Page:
This paper is an important reference for publicly traded issuers, those who recommend investments or investment strategies, and their advisors where any investment activity is carried on with the UK or involves UK markets.

Details

Journal of Investment Compliance, vol. 6 no. 4
Type: Research Article
ISSN: 1528-5812

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Article
Publication date: 1 February 1988

Anthony Clunies Ross

The assignment of targets to instruments in developing countries cannot satisfactorily follow any simple universal rule. Which approach is appropriate is influenced by…

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213

Abstract

The assignment of targets to instruments in developing countries cannot satisfactorily follow any simple universal rule. Which approach is appropriate is influenced by whether the economy is dominated by primary exports, by the importance of the domestic bond market and bank credit, by the extent of existing restriction in foreign exchange and financial markets, by the presence or absence of persistent high inflation, and by the existence or non‐existence of an active international market in the country's currency. Eighteen observations and maxims on stabilisation policy are tentatively drawn (pp. 64–8) from the material reviewed, and the maxims are partly summarised (pp. 69–71) in a schematic assignment, with variations, of targets to instruments.

Details

Journal of Economic Studies, vol. 15 no. 2
Type: Research Article
ISSN: 0144-3585

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Article
Publication date: 1 February 1982

VINE is produced at least four times a year with the object of providing up‐to‐date news of work being done in the automation of library housekeeping processes…

Abstract

VINE is produced at least four times a year with the object of providing up‐to‐date news of work being done in the automation of library housekeeping processes, principally in the UK. It is edited and substantially written by the Information Office for Library Automation based in Southampton University Library and supported by a grant from the British Library Research and Development Department. Copyright for VINE articles rests with the British Library Board, but opinions expressed in VINE do not necessarily reflect the views and policies of the British Library. The subscription for 1981 and 1982 for VINE is £20 for UK subscribers and £23 for overseas subscribers — subscription year runs from January to December.

Details

VINE, vol. 12 no. 2
Type: Research Article
ISSN: 0305-5728

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Article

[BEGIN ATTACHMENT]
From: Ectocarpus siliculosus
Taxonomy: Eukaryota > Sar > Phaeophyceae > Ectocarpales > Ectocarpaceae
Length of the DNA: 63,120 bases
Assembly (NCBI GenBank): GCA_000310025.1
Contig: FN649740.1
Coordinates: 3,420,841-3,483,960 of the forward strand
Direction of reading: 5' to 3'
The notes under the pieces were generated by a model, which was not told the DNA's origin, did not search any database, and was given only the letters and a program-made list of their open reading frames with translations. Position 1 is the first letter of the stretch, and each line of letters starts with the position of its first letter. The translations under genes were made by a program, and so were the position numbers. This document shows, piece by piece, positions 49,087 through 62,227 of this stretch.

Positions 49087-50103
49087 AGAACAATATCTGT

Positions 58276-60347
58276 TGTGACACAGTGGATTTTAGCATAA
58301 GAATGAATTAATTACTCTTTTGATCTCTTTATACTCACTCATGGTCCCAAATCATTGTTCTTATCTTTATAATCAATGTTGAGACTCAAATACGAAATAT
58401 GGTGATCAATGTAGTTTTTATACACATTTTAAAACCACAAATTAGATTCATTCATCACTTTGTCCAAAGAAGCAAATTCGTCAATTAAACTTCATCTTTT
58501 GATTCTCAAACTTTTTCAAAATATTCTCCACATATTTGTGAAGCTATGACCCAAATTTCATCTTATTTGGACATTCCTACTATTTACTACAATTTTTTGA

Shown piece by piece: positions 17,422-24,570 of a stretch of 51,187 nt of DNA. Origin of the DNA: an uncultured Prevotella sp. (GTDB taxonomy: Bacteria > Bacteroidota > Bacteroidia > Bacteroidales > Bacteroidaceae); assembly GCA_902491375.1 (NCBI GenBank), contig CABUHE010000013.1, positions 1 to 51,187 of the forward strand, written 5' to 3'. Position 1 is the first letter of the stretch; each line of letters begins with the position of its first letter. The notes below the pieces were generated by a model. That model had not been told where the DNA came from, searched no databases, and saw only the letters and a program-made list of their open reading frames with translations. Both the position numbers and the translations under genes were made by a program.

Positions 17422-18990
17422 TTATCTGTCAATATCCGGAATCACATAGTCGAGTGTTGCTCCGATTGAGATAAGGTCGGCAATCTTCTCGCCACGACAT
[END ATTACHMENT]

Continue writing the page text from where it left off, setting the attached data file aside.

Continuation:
Publication date: 1 February 1950

The Council of the Air Registration Board announces the issue of Notice to Licensed Aircraft Engineers and to Owners to Civil Aircraft, No. 10, Issue 4, dated January 1…

Abstract

The Council of the Air Registration Board announces the issue of Notice to Licensed Aircraft Engineers and to Owners to Civil Aircraft, No. 10, Issue 4, dated January 1, 1950, which reads as follows:

Details

Aircraft Engineering and Aerospace Technology, vol. 22 no. 2
Type: Research Article
ISSN: 0002-2667

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Article
Publication date: 1 December 1986

Joseph L. Phillips

D. Electrical Continuity and Lightening Strike Protection In metallic structure aircraft, much of the structure is often interconnected electrically via special grounding…

Abstract

D. Electrical Continuity and Lightening Strike Protection In metallic structure aircraft, much of the structure is often interconnected electrically via special grounding straps. One would think the grounding would be accomplished automatically via the aluminum rivets or titanium fasteners in the structure. Aluminum rivets, however, are anodized for corrosion protection and titanium fasteners are often coated with an aluminized paint as a barrier protection against galvanic corrosion of the structure. Both of these coatings are non‐conductive and other means such as periodic cadmium plated stainless steel fasteners or grounding straps are used. But why all the concern about electrical continuity? The reason is to avoid large differentials in electric potential between components when lightening strikes an airplane. If there is a large difference because there is no conductive flow path, the electricity will arc to the lower potential member and cause damage in the process. If this occurs within a fuel tank it could be catastrophic. Once the structure all has the same charge it proceeds to dissipate the charge back into the atmosphere.

Details

Aircraft Engineering and Aerospace Technology, vol. 58 no. 12
Type: Research Article
ISSN: 0002-2667

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Article
Publication date: 26 July 2011

Khairy A.H. Kobbacy and Sunil Vadera

The use of AI for operations management, with its ability to evolve solutions, handle uncertainty and perform optimisation continues to be a major field of research. The…

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2292

Abstract

Purpose

The use of AI for operations management, with its ability to evolve solutions, handle uncertainty and perform optimisation continues to be a major field of research. The growing body of publications over the last two decades means that it can be difficult to keep track of what has been done previously, what has worked, and what really needs to be addressed. Hence, the purpose of this paper is to present a survey of the use of AI in operations management aimed at presenting the key research themes, trends and directions of research.